• Every load type except for Streaming will by default load audio data into RAM and leave it there until the scene is unloaded. If you are running your whole game in one big scene, this could fill up all of your available RAM. To make matters worse, manually removing AudioClips from RAM is hugely inefficient and can cause a frame hitch, as can leaving it up to garbage collection. If you have a lot of audio data, you may want to optimise for lower RAM use by sacrificing in other areas, utilising Unity asset bundles. The Preload Audio Data setting has no bearing on this either, as it only determines when the data is loaded into RAM, not what happens to it afterwards..

  • If your target platform supports the MP3 format, be aware that it does not automatically loop seamlessly, so I do not recommend using MP3 compression for atmospheric or music loops. Because of the way MP3’s are encoded, silent padding is often added to the end of the file to make the overall number of samples perfectly divisible by “frames” of 1,152 samples. There are ways to create seamless loops with MP3’s - but that’s for another guide.

  • Disabling Preload Audio Data and enabling Load in Background will make a large file play late, but will not cause a CPU spike. This is because it takes time to be loaded but is also not stalling the main thread.

  • Disabling Preload Audio Data and disabling Load in Background will cause a large file to stall the main thread when the sound is called for the first time. However, this is not an issue if you are using FMOD, which runs decoding on a separate thread.

 

Notes

Compression formats:

  • Always make sure that the files you are about to import into Unity are in an uncompressed format like WAVE (.wav) or AIFF (.aiff). Many compressed formats are lossy, which means that information is lost when they are encoded. If you import a compressed file such as an MP3 or Vorbis into Unity, Unity will first decode it into an uncompressed format, then re-encode it into whichever format you select – even if it's the same format that you started with. This can introduce more compression artifacts, which are generally undesirable.

  • There is a great write-up on various audio compression formats, their pros and cons, and which platforms support them in the documentation for AudioKinetic’s Wwise middleware.

  • If you're using FMOD, you have access to its FADPCM format, which is a vast quality improvement upon the old ADPCM format. However, this is not built into standalone Unity.

  • You may want to use MP3 instead of Vorbis on iPhone, for example, as it has a hardware MP3 decoder which saves your CPU from having to deal with decompressing MP3 files stored in RAM or on the disk. But beware that this may not be appropriate for looping sounds (see Warnings above), and that it can only decode one MP3 at a time. If multiple MP3's need decoding simultaneously, these will be done in software just like Vorbis. This shouldn't present any major issues, but it is worth noting that MP3 decoding is slightly more CPU-intensive than Vorbis decoding.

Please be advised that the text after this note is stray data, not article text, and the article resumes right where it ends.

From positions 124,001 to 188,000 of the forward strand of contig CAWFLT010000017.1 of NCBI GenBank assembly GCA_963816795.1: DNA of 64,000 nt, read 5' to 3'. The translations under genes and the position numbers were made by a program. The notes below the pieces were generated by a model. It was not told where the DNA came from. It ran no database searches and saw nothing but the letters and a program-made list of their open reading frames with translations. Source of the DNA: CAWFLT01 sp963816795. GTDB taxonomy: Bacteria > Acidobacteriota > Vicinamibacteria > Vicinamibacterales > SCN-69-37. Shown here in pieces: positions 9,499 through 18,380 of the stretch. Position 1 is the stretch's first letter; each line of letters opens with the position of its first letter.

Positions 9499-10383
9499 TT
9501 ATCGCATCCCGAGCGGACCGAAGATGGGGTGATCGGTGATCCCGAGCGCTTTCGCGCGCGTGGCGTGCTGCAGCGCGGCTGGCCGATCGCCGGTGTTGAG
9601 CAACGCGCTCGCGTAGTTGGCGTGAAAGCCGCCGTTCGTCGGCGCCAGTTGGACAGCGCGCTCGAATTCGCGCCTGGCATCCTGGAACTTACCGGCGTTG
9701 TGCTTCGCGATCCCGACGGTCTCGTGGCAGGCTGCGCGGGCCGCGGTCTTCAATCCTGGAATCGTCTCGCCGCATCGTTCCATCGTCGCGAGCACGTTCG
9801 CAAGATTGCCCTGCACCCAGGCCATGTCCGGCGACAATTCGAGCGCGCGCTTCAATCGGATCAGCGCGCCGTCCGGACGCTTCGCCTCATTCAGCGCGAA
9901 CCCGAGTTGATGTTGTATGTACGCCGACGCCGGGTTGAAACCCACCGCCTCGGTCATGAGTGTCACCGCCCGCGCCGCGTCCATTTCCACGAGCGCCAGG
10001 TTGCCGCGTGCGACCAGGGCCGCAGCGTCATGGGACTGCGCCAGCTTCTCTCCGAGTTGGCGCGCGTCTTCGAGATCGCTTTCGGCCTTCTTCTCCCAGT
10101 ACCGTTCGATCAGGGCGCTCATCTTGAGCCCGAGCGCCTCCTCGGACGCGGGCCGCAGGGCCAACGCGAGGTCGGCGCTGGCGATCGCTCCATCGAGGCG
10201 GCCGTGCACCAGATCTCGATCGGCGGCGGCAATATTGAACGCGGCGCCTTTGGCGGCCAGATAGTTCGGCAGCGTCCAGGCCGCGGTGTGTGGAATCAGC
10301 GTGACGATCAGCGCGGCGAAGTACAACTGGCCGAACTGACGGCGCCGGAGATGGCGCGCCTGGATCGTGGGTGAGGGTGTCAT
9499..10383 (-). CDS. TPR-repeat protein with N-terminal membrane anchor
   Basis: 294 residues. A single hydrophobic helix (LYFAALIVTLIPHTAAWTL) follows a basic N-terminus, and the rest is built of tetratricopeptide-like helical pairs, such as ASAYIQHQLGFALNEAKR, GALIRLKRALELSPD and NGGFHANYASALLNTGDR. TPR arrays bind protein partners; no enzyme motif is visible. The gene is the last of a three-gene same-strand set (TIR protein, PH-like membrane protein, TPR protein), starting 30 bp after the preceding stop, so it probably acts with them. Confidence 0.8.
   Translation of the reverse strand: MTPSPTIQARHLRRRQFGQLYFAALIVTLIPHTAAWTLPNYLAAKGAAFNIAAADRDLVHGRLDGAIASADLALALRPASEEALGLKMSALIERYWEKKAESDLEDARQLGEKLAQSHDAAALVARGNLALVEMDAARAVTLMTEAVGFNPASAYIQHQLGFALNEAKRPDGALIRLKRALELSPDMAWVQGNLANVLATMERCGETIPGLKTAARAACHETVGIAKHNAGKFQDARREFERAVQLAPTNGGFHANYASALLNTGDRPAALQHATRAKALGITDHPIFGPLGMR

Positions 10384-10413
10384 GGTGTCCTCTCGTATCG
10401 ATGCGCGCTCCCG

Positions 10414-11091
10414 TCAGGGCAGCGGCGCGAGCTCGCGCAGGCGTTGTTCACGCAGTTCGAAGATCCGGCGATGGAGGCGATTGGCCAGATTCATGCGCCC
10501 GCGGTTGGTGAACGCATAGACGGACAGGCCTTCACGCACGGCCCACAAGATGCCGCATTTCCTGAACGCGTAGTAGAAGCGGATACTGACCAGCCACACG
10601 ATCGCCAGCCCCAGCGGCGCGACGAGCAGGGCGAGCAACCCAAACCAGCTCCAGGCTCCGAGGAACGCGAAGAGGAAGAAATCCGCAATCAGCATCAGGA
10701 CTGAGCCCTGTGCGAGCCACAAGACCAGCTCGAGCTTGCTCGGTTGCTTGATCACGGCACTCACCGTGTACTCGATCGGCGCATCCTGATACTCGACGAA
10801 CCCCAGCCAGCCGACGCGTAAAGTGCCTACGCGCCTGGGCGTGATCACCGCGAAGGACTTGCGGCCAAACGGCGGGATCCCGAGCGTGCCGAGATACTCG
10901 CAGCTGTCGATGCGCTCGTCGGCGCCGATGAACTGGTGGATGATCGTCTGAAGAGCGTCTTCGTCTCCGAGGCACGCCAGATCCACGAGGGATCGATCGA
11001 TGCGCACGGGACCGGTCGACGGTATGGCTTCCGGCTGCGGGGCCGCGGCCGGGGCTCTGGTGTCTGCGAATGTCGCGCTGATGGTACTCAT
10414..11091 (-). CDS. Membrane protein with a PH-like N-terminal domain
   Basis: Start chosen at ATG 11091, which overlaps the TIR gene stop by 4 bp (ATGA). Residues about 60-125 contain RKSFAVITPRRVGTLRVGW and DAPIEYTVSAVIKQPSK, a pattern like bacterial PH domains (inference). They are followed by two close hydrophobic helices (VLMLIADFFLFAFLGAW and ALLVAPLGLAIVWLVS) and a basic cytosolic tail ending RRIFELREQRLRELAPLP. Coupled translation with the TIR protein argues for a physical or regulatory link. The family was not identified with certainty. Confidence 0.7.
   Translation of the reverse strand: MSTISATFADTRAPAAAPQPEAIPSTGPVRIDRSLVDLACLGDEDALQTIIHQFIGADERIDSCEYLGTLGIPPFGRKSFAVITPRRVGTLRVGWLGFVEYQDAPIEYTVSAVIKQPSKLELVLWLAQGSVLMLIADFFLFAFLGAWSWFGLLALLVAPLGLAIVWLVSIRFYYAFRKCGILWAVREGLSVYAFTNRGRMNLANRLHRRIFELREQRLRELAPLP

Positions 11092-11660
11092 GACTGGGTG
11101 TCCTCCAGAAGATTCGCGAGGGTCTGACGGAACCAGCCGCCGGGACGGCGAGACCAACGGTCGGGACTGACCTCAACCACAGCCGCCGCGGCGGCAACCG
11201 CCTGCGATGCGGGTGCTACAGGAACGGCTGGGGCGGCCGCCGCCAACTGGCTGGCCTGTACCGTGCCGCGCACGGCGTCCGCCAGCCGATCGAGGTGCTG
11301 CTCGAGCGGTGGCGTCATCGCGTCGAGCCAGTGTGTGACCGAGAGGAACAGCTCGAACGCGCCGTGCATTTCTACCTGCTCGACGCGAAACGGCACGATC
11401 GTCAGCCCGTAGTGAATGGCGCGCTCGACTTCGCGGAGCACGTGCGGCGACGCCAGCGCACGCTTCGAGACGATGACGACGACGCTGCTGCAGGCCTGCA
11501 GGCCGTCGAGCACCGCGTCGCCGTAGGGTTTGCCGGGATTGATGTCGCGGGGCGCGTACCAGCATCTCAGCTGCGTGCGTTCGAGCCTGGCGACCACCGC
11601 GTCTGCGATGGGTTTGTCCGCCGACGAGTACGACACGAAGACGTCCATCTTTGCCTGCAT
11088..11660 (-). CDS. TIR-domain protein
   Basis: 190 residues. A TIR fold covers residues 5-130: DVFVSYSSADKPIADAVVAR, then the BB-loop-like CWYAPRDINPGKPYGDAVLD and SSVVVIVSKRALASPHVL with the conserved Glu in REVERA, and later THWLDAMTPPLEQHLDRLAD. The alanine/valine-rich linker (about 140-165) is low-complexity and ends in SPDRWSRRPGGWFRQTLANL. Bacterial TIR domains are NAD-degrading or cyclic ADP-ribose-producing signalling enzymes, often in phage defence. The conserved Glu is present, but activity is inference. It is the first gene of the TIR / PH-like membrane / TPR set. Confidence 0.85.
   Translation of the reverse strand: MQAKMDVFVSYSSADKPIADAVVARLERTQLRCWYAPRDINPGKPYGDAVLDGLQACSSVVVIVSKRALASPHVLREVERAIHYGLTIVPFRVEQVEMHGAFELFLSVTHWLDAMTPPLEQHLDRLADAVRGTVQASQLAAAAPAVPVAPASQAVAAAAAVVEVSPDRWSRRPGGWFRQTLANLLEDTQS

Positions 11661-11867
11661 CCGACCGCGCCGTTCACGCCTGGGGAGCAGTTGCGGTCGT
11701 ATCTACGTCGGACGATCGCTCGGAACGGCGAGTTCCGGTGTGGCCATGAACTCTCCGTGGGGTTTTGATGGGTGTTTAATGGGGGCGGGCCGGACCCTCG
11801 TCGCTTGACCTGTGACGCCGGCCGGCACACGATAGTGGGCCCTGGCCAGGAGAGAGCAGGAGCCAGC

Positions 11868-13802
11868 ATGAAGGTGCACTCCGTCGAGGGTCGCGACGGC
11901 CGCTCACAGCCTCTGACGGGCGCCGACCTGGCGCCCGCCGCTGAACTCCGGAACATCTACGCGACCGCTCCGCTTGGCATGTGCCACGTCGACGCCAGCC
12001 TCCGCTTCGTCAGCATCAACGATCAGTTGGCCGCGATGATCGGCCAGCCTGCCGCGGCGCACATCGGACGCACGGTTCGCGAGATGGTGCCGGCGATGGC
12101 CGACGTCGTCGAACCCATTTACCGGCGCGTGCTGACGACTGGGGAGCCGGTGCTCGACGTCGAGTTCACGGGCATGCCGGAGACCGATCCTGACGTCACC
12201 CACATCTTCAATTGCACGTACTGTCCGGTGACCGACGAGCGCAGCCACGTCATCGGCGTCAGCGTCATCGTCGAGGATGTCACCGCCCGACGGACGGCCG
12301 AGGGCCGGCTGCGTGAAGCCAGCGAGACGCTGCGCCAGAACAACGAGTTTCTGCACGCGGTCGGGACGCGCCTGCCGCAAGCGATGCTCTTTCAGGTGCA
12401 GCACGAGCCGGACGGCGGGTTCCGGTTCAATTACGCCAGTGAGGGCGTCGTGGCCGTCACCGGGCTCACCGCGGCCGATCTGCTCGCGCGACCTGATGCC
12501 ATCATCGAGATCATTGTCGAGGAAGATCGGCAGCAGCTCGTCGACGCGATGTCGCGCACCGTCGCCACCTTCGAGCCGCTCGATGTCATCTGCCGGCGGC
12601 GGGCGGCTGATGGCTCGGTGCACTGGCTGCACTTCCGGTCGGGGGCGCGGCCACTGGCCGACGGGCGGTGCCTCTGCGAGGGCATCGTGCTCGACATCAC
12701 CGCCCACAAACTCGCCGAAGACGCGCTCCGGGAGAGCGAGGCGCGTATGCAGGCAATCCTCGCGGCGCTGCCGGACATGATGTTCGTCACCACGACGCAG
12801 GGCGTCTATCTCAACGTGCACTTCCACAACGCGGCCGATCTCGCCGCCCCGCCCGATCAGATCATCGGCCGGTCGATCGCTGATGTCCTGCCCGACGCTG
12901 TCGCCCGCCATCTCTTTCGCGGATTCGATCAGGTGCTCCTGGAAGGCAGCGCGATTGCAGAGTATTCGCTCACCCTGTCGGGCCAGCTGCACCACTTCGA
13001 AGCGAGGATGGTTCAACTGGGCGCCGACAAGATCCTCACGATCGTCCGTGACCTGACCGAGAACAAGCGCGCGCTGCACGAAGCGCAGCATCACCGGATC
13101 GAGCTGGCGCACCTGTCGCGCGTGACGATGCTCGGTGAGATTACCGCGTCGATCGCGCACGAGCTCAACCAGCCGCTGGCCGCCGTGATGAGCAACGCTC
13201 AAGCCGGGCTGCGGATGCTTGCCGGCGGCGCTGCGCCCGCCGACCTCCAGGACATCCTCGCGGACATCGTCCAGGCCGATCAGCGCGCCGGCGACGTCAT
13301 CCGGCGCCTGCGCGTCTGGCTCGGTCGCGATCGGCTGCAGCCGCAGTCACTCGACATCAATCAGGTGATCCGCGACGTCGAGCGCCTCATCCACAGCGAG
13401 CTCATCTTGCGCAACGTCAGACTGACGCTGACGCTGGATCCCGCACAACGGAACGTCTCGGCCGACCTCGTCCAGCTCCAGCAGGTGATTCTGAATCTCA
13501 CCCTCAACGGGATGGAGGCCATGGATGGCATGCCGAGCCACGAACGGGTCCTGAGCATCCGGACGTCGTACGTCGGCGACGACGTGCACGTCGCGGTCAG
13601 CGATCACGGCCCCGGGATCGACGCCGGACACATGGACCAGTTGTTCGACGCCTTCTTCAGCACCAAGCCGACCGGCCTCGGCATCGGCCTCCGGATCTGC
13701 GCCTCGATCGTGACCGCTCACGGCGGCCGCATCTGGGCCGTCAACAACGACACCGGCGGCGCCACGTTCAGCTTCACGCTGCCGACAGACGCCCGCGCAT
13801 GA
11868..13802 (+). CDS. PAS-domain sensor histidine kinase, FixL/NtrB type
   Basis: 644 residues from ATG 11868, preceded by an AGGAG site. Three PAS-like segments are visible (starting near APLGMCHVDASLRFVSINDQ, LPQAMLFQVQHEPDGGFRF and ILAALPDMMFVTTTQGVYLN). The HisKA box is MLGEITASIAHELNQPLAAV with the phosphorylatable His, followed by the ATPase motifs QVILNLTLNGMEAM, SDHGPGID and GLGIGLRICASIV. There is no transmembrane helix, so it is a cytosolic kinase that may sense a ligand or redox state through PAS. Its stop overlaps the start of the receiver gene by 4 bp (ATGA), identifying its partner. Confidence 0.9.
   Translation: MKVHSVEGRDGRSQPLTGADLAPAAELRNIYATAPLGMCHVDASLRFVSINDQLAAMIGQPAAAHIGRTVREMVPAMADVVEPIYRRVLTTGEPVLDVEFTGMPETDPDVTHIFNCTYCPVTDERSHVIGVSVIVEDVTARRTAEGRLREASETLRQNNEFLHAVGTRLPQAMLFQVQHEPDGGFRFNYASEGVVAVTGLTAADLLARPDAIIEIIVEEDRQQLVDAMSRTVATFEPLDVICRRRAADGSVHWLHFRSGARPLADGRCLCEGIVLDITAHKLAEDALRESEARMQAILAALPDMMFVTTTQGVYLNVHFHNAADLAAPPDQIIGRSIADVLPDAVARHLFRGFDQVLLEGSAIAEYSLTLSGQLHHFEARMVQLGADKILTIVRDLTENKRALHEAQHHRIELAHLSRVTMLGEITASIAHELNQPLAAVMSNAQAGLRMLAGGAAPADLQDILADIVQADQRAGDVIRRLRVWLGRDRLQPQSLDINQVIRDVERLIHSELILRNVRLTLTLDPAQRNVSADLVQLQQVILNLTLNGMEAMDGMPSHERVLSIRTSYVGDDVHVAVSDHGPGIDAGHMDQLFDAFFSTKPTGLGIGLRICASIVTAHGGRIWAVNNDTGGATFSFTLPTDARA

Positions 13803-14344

• If your target platform is Playstation 4, the ATRAC9 format offers a fairly high compression ratio with less CPU overhead than Vorbis or MP3.

  • Likewise, for Xbox One, Microsoft’s XMA format will serve well instead of Vorbis or MP3. Microsoft recommend a compression ratio of between 8:1 and 15:1 for the best performance and quality.

Misc:

  • In the Suggested Settings tables, I've listed some sounds with PCM as their compression type (actually uncompressed) and Compressed in Memory as their load type. Using Decompress on Load would also be fine, I'm just pointing out not to set these sounds to Streaming.

  • Some middleware solutions such as FMOD and Wwise have their own way of handling audio importing, making these Unity settings redundant (unless you also want to run some sounds without using the middleware, for some reason).

  • The sound types in the Suggested Settings tables include the category “Foley” which may be cause for argument, since it’s a film term with a very specific meaning, and by rights probably shouldn’t be used in games at all. However, I think it’s the most fitting term for the various sounds associated with the physical interactions between characters and objects in a game.

  • Although various target platforms have native Sample Rates, Unity plays around with mixing and matching sample rates all the time. What this means is that whenever a sound is played at a speed other than 100%, or if a sound is imported using Optimise Sample Rate, then the console/device has to do its own sample rate interpolation on the fly, to make everything come out at its native sample rate. This is usually a negligibly cheap operation, even on mobile, but could potentially pose a problem for some platforms, depending on how they handle it.

 

This guide has been compiled using the best of my current knowledge, but if you feel like there is something missing, incorrect, or not as well explained as it could be, let me know in the comments. I’m very grateful to Aaron Brown, Anne-Marie Weber, Brett Paterson, Chris Webb, Dan Treble, Frederik Max, Jeff van Dyck, Josh Sanderson, Kirk Winner, Maize Wallin, and Maris Tammik for sharing their knowledge and giving honest feedback on this guide, and to Kieran Lord for seeing my optimisation notes and saying "you should publish that!"